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Correction to This Article
A Dec. 14 Style article about radio station WFED-AM incorrectly characterized on-air comments by officials of the Office of Personnel Management about high-deductible health plans. The agency says it believes that employees should consider HDHPs along with other options.

WFED, Radio Free Bureaucrat

New AM Station Caters To Federal Employees

By Paul Farhi
Washington Post Staff Writer
Tuesday, December 14, 2004; Page C01

There are no "six-song super-sets," no shock jocks, no traffic and weather together on the eights. WFED-AM, which went on the air in Washington for the first time yesterday, does, however offer a bold new broadcasting concept: radio for federal bureaucrats.

If you can't get enough CSPAN-2, if you devour every issue of the Federal Register, if you know your FEC from your FERC, WFED (1050) could be your one-stop spot on the dial. It's all about the federal government -- its management, pay and personnel policy, "procurement" and people -- from morning till quitting time.


The architects of WFED are the first to say this may not be everyone's cup of USDA-inspected tea. As a matter of fact, WFED can be tough going for listeners who don't work for the federal government. Take yesterday's live mid-morning discussion about the Federal Employee Health Benefits Program with two senior officials from the Office of Personnel Management. The OPM guys really got going about the FEHBP, detailing its FSA and HSA features, plus the HMO component, and its relationship to FERS . They also warned people to stay away from HDHP programs (although, c'mon, who doesn't already know that?).

The ads on WFED are rather specialized, too. Are you in the market for "enterprise Linux?" Is your "ERP/CRM" letting you down? Well, according to their commercial, Unisys and EMC apparently have just what you're looking for (whatever they have, it has "scalability"). Another company, Computer Associates, touted its "asset optimization solutions."

WFED is the brainchild of Jim Farley and Joel Oxley, the top newsman and business manager, respectively, of Bonneville International Corp.'s local radio stations, including all-news station WTOP. The two men became convinced last year that there might be a niche for broadcast news GS-12s can use. Their optimism was fueled by the growth of FederalNewsRadio.com, a Web site WTOP launched in 2000 to cover fed-specific topics. Based on the Web site's success (it's profitable!), Oxley persuaded Salt Lake City-based Bonneville to sink $4 million into buying a Silver Spring business-news station, WPLC-AM, and to relaunch it as WFED.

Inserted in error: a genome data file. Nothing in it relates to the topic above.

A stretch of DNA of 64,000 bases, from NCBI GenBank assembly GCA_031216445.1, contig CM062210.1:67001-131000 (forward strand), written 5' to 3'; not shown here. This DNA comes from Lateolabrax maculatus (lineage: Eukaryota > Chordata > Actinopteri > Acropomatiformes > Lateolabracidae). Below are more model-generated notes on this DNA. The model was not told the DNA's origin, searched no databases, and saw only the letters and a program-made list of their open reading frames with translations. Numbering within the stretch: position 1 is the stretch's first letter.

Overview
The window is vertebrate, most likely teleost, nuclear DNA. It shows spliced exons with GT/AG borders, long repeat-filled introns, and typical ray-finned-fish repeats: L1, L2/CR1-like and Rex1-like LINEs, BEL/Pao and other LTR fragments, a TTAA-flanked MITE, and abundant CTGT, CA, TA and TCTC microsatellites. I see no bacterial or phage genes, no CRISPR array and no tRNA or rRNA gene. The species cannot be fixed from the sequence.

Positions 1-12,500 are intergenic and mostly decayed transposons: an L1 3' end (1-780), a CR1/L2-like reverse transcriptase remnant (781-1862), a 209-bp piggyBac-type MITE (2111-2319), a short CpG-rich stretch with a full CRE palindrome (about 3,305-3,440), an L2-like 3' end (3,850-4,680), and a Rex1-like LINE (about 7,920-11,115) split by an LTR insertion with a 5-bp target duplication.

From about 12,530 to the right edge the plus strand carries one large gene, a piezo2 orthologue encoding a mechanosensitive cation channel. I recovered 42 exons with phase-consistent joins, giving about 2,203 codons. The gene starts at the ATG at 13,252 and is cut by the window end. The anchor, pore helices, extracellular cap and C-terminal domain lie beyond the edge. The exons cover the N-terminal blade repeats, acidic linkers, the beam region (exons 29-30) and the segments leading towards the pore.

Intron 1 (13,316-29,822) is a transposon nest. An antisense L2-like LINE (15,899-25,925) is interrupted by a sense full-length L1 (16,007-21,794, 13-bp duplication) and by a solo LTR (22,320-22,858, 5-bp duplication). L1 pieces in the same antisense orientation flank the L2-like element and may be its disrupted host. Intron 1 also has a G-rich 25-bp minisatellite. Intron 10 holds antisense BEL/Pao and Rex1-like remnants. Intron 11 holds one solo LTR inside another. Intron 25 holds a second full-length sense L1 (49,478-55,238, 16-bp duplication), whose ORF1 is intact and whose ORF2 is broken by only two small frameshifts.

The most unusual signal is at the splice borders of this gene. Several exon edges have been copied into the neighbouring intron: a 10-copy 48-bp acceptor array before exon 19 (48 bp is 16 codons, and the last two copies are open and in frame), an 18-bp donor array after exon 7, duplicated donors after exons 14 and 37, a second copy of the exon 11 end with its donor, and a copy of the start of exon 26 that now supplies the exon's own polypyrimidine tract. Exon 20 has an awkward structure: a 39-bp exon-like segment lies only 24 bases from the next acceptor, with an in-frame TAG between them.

The station's marquee attraction is Mike Causey, whom Farley describes as "a rock star" among the 750,000 or so civilian, military and government contracting employees in the area. We're biased on this subject because we know Causey, who worked for The Post for 36 years before leaving four years ago (to work, in part, for FederalNewsRadio.com). During his time at the newspaper, Causey wrote more than 11,000 Federal Diary columns, so we figure he knows a bit about what he's talking about twice every hour on WFED.

The station is also optimizing its assets by using material from FederalNewsRadio.com and reporting by some of WTOP's stars, such as Chas Henry, Dave McConnell, Judlyne Lilly and Amy Morris.

It's not clear how big a crowd WFED drew on opening day, or what it's potential audience might be. WFED didn't get a very big promotional send-off (actually, outside of a mention on the Web site, it didn't get any). What's more, WFED has to turn the power down after sunset to avoid interfering with other stations' signals. During the day, however, WFED has enough power to reach Montgomery, Fairfax and Prince George's counties and the District, where most feds can be found.

But as Farley explains, the station doesn't really need to capture all of Planet Gov to succeed. "Our advertisers don't care about the clerks and the typists," he says. "They want to reach the people making the buying decisions, the chief information officers" and the personnel chiefs inside federal agencies. "We're programming this for all levels of federal employees, but as long as that top tier is included, the advertisers are willing to pay," Farley says.

Apart from that, WFED's debut raises an interesting cultural-geographical issue: If an all-government station can succeed in a government town like Washington, why can't the same concept be exported to other one-industry towns?

We eagerly await, for example:

WDBT: Proudly serving the credit-card industry of Wilmington, Del.

KRPS: All-gambling news, all the time, in Las Vegas.

WBRW in Milwaukee: "Beer Never Sounded This Good."

KORN: The agriculture (and heavy-metal) station in Des Moines.

WAVE: Norfolk's naval-news leader.

WUAW: Detroit's all-auto station.

KOIL: Broadcaster to Houston's petroleum industry.

WRED and WBLU: Fair and balanced across America.

And, of course, WWWW: The radio station covering all things Internet.

Maybe they just don't know what they're not hearing.


© 2004 The Washington Post Company